School started, and production has been chiked off, but I am determined to finish the writing by Oct 1…
THIS IS THE BEST WEEK TO BUY Writers of the Future!
The audiobook for The Jack of Souls is up for preorder on Audible, and it’s freaking fantastic! I am so pleased!
Here’s an audio file of the opening pages. The actor, Alex Wyndham, went with an English accent—probably because of the lofty material, 😉 –and he rocks it! Turns out he’s a great character actor.
Even in the first minute I love what he did with the barman. II can’t wait to hear how he did Caris and Willard and Brolli and Bannus’s voices.
I shall have to subject my kids to it on the road trip to the mountains this weekend. Mwa-hahaha!
The Jack of Souls is FREE for Kindle on Friday, October 30!
You might think lepers had it rough in the old days.
But you would be wrong. If you were a leper, most of the time you were forbidden to enter the city, but once a year they put you in a wooden sled and dragged it through the city.
Leper Party Sled
You got to hold out a plate for donations and they gave you these wooden party clappers to make noise with!
In January, the Ashworth Avenue Book Group picked The Jack of Souls for their next novel and asked if I’d come to their meetup to chat with them. Last night we met at my good friend Jeanne’s home, and I had a blast with them–some not even fantasy readers!–talking about the book, the characters, the process of writing.
They had a lot of fun questions, tangents, ideas, comments, wine, pizza, quiche, wine.
Thanks, Ashworth Book Group! I had a great time. 🙂
Months ago I sent two paperbacks, a cover letter, and a press release to Midwest Book Review, in hope that they would review The Jack of Souls. They get around 50 submissions a day, for 1500/month, and since they are non-profit, they don’t have time to reply to everyone; basically, if they don’t like what your wrote, you don’t hear from them. So I really had my fingers crossed for this one.
Who is Midwest Book Review?
MBR is probably the biggest non-profit small press reviewer that accepts indie books. It has a wide professional readership including book stores and librarians.
Today, while at a gas station in Winthrop, Washington (the first reliable cell reception on our week in the North Cascades), I saw an unfamiliar email in my inbox: MWREVW@aol.com.
It took a few seconds to recognize it. When I did, my breath stopped.
Good News Comes from Unfamiliar Senders
Holy crap. Holy crap. Holy crap. Holy crap. Holy crap. Holy crap. Holy crap.
They liked it!
I know I’m not supposed to care. That I’m supposed to write no matter what anyone says good or bad. And I will. But seriously, I am so thrilled and stunned and so grateful for this review. It is so nice to see my stories aren’t just sung into a void–that sometimes someone actually shouts back, Hey, that’s pretty good! and the solitary act of writing becomes for a moment a dialogue between like-minded people.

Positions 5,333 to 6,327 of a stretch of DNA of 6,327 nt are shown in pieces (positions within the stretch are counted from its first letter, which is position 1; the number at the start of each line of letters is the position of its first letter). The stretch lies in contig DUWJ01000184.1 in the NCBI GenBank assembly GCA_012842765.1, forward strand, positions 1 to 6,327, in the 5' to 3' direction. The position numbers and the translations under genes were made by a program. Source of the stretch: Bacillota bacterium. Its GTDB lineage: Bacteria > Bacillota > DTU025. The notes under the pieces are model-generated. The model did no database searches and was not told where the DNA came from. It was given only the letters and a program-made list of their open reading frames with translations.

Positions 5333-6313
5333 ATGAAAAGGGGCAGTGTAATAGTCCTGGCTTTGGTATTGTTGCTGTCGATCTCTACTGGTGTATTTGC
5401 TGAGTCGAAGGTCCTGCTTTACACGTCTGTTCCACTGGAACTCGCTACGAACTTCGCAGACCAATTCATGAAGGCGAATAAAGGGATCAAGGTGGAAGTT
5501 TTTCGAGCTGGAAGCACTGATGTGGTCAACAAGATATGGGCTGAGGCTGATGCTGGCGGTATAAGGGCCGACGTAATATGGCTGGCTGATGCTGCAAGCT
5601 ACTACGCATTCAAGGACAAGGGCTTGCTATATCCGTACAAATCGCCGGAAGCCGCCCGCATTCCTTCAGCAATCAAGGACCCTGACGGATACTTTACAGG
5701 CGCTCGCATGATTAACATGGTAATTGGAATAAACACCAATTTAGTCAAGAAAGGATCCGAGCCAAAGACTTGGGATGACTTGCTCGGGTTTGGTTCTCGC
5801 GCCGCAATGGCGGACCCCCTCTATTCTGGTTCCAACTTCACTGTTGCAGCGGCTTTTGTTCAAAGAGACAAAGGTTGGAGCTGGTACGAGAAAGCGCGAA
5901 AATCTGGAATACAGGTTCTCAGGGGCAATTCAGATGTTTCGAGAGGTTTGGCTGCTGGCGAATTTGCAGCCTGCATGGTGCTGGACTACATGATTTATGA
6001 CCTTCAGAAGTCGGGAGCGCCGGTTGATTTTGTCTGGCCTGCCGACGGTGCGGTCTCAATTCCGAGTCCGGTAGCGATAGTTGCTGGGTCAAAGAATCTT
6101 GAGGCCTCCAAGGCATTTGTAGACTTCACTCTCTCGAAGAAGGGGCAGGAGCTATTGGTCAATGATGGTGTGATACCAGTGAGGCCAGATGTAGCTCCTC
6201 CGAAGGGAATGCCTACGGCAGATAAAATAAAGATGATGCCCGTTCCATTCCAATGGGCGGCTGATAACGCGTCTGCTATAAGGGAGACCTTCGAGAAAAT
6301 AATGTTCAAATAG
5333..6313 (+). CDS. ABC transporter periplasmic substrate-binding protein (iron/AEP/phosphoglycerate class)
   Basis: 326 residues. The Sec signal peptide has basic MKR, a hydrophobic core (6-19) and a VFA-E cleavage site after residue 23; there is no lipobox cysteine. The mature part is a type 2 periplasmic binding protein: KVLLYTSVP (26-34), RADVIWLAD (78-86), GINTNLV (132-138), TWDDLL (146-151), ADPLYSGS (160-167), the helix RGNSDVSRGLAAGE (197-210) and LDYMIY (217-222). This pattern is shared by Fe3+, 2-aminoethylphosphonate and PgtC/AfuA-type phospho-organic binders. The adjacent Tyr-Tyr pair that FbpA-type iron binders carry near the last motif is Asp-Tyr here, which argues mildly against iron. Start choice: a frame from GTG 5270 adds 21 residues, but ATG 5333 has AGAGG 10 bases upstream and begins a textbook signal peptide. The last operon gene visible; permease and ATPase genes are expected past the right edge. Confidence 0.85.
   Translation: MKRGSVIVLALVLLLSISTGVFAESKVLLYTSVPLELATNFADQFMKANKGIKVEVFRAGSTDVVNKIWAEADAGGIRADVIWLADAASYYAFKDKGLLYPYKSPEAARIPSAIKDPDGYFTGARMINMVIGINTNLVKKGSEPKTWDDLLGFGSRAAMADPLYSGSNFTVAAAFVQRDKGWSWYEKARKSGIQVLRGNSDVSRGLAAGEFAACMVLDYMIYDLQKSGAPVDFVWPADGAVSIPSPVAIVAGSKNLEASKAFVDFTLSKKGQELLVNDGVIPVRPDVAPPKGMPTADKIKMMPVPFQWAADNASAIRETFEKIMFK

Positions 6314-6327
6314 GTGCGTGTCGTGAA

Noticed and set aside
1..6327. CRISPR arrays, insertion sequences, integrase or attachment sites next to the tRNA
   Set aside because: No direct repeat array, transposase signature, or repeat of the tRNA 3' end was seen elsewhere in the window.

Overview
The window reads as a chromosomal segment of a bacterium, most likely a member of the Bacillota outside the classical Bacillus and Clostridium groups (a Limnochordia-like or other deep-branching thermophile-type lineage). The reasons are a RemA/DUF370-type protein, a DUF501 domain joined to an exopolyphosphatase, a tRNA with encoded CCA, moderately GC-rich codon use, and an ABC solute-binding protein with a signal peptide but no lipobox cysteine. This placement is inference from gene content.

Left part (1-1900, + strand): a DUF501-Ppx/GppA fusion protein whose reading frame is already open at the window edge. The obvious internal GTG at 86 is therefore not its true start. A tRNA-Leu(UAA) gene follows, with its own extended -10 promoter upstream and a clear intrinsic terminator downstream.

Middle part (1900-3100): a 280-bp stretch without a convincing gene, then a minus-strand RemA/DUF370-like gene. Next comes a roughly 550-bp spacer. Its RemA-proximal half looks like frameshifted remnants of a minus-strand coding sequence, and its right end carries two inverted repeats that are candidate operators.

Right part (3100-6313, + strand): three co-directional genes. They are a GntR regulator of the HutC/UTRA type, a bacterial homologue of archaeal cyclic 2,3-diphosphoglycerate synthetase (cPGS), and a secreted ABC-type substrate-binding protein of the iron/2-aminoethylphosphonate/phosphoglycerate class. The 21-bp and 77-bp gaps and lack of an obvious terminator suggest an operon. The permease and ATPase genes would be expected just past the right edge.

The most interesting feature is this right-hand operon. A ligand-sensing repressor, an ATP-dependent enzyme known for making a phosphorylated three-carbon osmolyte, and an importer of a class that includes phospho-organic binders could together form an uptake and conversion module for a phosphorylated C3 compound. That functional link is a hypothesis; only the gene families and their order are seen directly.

Thanks for shouting back, MBR.
I have officially sent off all 100+ mailers to 17 different countries and as many states! Here is what our dining room table looked like at the height of mailing frenzy in December. Now it’s online and Amazon does the shipping! (Whew!)
Here’s what it looks like now. We can use our table for dinner again! 🙂 🙂 🙂
I just learned that my short story, “Outside the Game,” won first place in the Southwest Writers International Writing Competition!
Many thanks to David Levine and Fairwood Writers, who helped me develop it.
“Outside the Game” is an alternative first chapter to The Jack of Souls, set in the same place the novel begins, but an hour before the events that start the novel.
I wrote it as a tool to gain attention for the novel (and because Harric is so much fun to write about!).
Here’s the link, if you want to check it out:
A week ago last night, I learned that my fantasy novel, The Jack of Souls, won the Pacific Northwest Writers Association’s unpublished novel competition for the Science Fiction/Fantasy category. I’m just getting over the shock, so I feel I can post it.
The announcement ran after they cleared plates from the awards dinner at the conference. Before announcing winners, they announced the names of all eight finalists and their novels, ala Oscars format.
It took a long time. Cruelly, they served no wine at the tables.
As they listed each finalist and the title of their novel, I imagined a door of probability slowly closing. Six years ago I submitted to the contest and didn’t even make the finalists, so now with each finalist name, it seemed the door closed a little more. When they announced the second place winner, only a crack of light remained, so it was extremely surreal when they announced my name next and I saw The Jack of Souls on the screen.
I rose and accepted the award and sat again. I know this because I found myself at the dinner table with the same people I’d eaten with, the award folder in my hands.
Here’s the link to the results of all the category winners for the competition:
An agent/editor party followed, where I met some fun and interesting people including the agent who judged the contest. Good things in the offing!